As you might know, I grew up in an Italian-American family in a suburb of Philadelphia. I don't know if this is something that all Italian-American kids run into, but one day my dad sat me down and - I kid you not - told me that I was never to get involved in the mafia. I thought he was kidding and kind of laughed it off, but he was quite serious. I think this may have been a real concern for people of his generation, having grown up in heavily Italian-American parts of Philly in the 1940s and 1950s, and I had the feeling that this was a talk his own dad had had with him at some point. But, as the good little suburban Eagle Scout that I was, I didn't have the first clue about how to join the mafia and the idea was so foreign to me that my dad's little sit-down seemed downright silly.
So it was with much amusement today that I got berated by my wife for speaking like a mafioso. We've been watching through The Sopranostogether lately, but I can tell you with absolute certainty that it wasn't the influence of The Sopranosthat had me talking like a mafioso, because my wife was complaining about me doing it in Japanese - not English. We had our little spat in Japanese, and apparently I started sounding like a yakuza, i.e., a member of the Japanese version of the mafia.
However, I do know where to lay the blame. Japanese movies and television featuring yakuza characters, as well as manga that I read while learning Japanese in high school, share some of the blame, but I lay most of it on the shoulders of a good Japanese friend of mine (who shall remain nameless, although my wife will surely know who I'm talking about) who goes out of his way to teach me how to say entertaining (to him) things in Japanese. These have variously included obscure slang that even my Japanese wife doesn't understand, his Tokyo dialect attempt at Osaka dialect, Okinawan words, samurai-speak, and, of course, yakuza-speak, including such "gems" as throwing ora at the end of a sentence, which basically does nothing more than to indicate that you're pretty dang peeved, or "Nani gan kureten da yo?!", which would most appropriately be translated as "What the @#$% are you looking at?!" The two of us have gotten pretty good at going back and forth with the latter in faux anger and other Japanese speakers have suggested that we take our comedic duo on the road. As fun as that might be, I think I'll hang on to my day job for the time being.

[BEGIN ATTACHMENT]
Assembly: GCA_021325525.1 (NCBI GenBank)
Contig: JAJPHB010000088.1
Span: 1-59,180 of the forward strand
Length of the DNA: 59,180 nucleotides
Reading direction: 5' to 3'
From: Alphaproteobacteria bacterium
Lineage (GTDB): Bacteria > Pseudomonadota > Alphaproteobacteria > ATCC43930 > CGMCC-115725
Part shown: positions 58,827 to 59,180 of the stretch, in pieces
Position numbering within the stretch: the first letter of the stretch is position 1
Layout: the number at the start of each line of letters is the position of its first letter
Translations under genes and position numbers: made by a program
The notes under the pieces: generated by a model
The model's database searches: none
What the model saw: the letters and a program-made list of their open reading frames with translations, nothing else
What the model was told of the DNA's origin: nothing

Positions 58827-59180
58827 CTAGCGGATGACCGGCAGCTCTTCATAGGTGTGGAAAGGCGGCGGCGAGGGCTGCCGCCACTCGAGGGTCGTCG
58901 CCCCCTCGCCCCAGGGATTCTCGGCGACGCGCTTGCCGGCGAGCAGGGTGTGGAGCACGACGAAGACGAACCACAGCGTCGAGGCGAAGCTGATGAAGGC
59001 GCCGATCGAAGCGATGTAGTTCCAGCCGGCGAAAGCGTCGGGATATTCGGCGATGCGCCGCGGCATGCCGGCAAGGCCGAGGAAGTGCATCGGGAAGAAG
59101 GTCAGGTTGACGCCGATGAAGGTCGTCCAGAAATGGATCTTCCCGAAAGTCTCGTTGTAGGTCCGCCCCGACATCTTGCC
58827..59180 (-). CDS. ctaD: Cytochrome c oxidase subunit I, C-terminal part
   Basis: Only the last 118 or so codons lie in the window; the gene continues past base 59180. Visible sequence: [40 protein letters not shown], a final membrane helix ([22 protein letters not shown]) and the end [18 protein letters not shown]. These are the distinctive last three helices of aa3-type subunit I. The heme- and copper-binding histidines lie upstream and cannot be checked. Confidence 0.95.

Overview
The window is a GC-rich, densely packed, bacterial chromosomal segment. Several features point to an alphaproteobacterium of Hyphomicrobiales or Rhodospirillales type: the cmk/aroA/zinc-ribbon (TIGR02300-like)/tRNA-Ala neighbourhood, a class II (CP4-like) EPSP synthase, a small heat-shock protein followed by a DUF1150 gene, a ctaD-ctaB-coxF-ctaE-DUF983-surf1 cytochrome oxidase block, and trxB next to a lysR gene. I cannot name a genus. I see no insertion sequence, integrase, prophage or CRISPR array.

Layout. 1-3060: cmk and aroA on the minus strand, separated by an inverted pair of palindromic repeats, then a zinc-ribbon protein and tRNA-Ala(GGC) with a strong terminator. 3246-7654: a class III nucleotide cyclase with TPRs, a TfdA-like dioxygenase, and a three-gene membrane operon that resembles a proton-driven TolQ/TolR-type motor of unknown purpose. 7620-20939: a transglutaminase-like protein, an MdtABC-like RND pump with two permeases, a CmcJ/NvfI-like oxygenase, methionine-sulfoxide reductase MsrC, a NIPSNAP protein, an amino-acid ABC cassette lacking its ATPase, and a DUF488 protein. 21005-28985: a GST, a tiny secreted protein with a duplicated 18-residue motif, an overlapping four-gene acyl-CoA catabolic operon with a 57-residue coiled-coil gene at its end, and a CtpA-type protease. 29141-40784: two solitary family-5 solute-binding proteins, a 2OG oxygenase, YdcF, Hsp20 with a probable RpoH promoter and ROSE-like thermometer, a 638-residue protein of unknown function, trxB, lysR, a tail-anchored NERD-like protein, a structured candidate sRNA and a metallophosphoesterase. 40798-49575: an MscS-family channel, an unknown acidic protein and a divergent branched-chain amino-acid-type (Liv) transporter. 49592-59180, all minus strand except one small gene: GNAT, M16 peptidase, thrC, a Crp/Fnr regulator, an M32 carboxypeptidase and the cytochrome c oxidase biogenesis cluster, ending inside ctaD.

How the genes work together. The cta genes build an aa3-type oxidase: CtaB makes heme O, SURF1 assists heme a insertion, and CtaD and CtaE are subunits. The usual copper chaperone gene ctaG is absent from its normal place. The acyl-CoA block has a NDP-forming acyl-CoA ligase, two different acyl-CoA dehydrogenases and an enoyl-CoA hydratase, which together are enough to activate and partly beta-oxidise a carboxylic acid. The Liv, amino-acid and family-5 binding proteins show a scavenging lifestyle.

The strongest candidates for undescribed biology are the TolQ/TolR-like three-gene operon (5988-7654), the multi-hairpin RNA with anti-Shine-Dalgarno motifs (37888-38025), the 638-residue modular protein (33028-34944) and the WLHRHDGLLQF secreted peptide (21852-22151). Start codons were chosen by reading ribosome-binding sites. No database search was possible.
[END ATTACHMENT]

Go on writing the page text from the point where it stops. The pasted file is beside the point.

Now, of course, I wasn't dropping such bombs as "Nani gan kureten da yo?!" in the tiff with my wife, but apparently my intonation and pronunciation started getting a little yakuza like. I think my faux-anger Japanese unintentionally permeated my real-anger Japanese, and she did not appreciate at all.
Point taken. But, I do have to say that, as a Japanese learner, it is kind of fun to get berated for speaking like a yakuza. Better that than getting berated for sounding like a foreigner!
(As an aside, my wife likes to watch The Sopranoswith subtitles, because she has no idea what any of the Italian words they use are and some English words are new to her as well (today she learned "going on the lam"). I've come to love the subtitles as well because they're revealing a lot of the dialectical Italian that was spoken around me as I grew up that I could never figure out. My dad used to goofily say, "I'm one cool gubbagool," and even going over the various possibilities for how that might be spelled in standard Italian, I could never figure out what exactly it was. It turns out the word in standard Italian is capicollo, and it's some kind of meat. I'm still not sure what the heck my dad meant by "cool gubbagool"; he was a cold piece of meat? But then again he had a history of goofy little sayings, such as "lobster lips", which he lifted from a He-manepisode I was watching.)